The holes are actually NOT for lightening (although that is a nice sideeffect) - once the holes have been flared/swaged they stiffen the plate up considerable, that was the reason the factory did it, and the reason I did it too (and for looks ofcourse).

The weak point of the chassis is the lower B-post area. I would assume this would be the area Jerry is referring too. This area is often (almost always) rusty on Panteras that has seen real world driving and rust in this area will weaken the chassis considerable.

I my car I reinforced this area (if you go waaaay back in this thread you can see how) AND the roll cage will support this part of the chassis somewhat more. In addition I seamwelded the seams between the inner and center rocker a long the entire length.

BUT, by no Means a pantera is a safe car :-(.


When Hall was building the "T-top" car and trying to stiffen the chassis enough to make the roof panels not squeak, he inserted at first a roll cage tube, then a lightened extrusion through the rocker panels on each side.

They bolted to the inner fender wells and the bottom of the roll bar.
Working on the last details before the chassis is send out for paint.

Here's an example of how one project creates another one.

I got two of these specially build race radiators, designed specifically for the Pantera by Aquila Racecars. They have a much larger radiator crosssection than other radiators available on the market. Therefore is's a very tight fit.

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This tight!

This create two issues

1) If I wan't to keep the headlight buckets, I will have to make the headlight bucket raising bar removable as the radiator won't go in-and-out of the chassis with the bar in place.
and

2) I can't use the electrical raising mechanism (which I didn't intend to in the first place)


The easy solution would be to junk the entire bucket raising mechanism and replace it with fixed headlights under a plexiglass cover. However, the factory cars retained the buckets, Thus in keeping with the relica/tribute theme of the build, I have to take a direction where I keep the buckets.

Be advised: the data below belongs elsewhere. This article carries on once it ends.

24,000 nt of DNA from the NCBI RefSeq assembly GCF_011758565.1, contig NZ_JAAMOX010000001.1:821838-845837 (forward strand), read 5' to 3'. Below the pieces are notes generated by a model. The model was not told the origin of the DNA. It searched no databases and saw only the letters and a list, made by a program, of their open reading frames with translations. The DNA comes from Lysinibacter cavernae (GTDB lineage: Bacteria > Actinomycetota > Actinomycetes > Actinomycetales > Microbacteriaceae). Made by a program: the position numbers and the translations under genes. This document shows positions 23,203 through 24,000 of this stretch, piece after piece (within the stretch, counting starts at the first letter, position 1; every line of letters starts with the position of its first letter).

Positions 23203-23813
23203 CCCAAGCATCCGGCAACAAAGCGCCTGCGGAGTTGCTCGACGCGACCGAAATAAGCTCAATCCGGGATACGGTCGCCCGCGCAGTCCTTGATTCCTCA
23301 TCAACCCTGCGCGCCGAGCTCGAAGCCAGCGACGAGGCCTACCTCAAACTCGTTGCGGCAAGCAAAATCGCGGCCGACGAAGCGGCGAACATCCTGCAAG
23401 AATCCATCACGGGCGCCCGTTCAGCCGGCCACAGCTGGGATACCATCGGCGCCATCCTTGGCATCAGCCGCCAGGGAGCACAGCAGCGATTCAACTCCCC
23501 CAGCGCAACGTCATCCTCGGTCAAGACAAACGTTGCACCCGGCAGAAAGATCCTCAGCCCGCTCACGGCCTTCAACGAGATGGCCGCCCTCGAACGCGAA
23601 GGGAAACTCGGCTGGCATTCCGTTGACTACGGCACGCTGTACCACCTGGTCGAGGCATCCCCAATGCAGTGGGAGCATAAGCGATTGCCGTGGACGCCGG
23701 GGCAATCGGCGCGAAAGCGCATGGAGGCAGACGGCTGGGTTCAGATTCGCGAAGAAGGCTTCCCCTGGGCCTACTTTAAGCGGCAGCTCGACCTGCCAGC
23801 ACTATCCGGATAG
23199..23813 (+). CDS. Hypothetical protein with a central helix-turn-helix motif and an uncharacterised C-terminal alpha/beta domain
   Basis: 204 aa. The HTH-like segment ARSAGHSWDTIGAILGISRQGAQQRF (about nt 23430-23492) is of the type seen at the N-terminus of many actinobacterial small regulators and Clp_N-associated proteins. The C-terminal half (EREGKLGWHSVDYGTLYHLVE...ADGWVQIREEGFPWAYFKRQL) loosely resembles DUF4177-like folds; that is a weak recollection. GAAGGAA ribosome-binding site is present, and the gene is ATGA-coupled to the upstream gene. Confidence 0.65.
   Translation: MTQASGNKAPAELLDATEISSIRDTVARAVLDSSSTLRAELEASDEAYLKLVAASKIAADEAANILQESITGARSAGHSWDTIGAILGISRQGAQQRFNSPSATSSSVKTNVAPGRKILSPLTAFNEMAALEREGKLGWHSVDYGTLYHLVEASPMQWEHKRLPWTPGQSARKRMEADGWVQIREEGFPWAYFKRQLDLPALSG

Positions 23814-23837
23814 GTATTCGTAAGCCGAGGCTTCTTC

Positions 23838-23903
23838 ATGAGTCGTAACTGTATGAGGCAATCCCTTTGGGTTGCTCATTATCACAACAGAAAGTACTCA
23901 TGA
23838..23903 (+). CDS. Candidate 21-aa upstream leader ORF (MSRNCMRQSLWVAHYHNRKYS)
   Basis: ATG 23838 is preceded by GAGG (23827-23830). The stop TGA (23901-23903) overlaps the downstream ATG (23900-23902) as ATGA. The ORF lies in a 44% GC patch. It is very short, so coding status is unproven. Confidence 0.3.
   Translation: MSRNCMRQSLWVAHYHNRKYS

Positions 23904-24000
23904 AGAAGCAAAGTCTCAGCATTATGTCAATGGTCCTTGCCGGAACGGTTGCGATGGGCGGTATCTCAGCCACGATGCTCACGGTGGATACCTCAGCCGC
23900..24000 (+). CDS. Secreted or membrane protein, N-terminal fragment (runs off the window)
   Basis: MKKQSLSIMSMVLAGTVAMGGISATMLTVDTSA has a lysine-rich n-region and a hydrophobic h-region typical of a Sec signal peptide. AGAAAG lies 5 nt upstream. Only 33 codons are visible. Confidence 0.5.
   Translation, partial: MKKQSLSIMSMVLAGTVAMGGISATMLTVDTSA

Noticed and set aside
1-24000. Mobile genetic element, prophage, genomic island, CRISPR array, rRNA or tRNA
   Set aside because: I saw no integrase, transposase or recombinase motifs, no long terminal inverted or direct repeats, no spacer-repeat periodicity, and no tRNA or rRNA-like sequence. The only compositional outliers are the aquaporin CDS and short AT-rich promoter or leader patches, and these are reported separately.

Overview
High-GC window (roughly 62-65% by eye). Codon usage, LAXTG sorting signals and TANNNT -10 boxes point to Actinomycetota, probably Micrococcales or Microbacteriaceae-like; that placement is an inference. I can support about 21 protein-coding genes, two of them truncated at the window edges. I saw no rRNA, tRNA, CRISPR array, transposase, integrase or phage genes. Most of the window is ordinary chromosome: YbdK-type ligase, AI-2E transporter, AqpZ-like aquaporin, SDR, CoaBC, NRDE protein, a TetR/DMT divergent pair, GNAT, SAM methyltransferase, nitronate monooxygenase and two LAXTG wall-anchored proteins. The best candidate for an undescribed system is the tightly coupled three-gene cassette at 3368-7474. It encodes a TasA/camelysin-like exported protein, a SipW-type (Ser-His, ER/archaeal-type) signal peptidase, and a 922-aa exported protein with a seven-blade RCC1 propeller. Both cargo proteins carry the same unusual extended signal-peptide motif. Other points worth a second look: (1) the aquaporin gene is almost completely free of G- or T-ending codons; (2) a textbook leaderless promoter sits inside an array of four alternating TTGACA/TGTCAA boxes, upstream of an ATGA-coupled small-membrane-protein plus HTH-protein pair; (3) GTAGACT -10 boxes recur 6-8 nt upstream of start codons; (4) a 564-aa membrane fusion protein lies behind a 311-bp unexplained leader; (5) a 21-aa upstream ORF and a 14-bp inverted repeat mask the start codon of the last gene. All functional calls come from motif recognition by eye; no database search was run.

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One solution is to make a bar that can be separated in the middle with the bucket brackets bolted to the bar in the housing opening. This way the bar can be removed and the radiator installed/removed.

I made the bar in aluminum, saving a couple of pounds too

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Thanks for all the suggestions. However, as this car is going to see use mostly as a racecar I think I'll look for a more simple solution - and light weight. After all, it's very rare that the headlights are used.

Probably, I'll just remove the electric motor and keep the bracket with the gear such that I can raise the buckets manually. I'll need to trim the bracket to clear the radiator, but the gear should be possible to retain. I have a couple of complete spare gear/motor assemplies that I can play with.
Hi Kristian, I have used these ones with success on various projects. Beauty is they are light, strong and has internal electrical limit Switches at both fully extended and retracted. So that it can be operated with a standard reversing 2 position toggle Switch.

http://www.ebay.de/itm/Linear-...t0l93SGClVhHQX0Zd4Xg
They come with various length and power and would be suitable to fit below one of the Buckets for a totally concealed installation.

best
Jan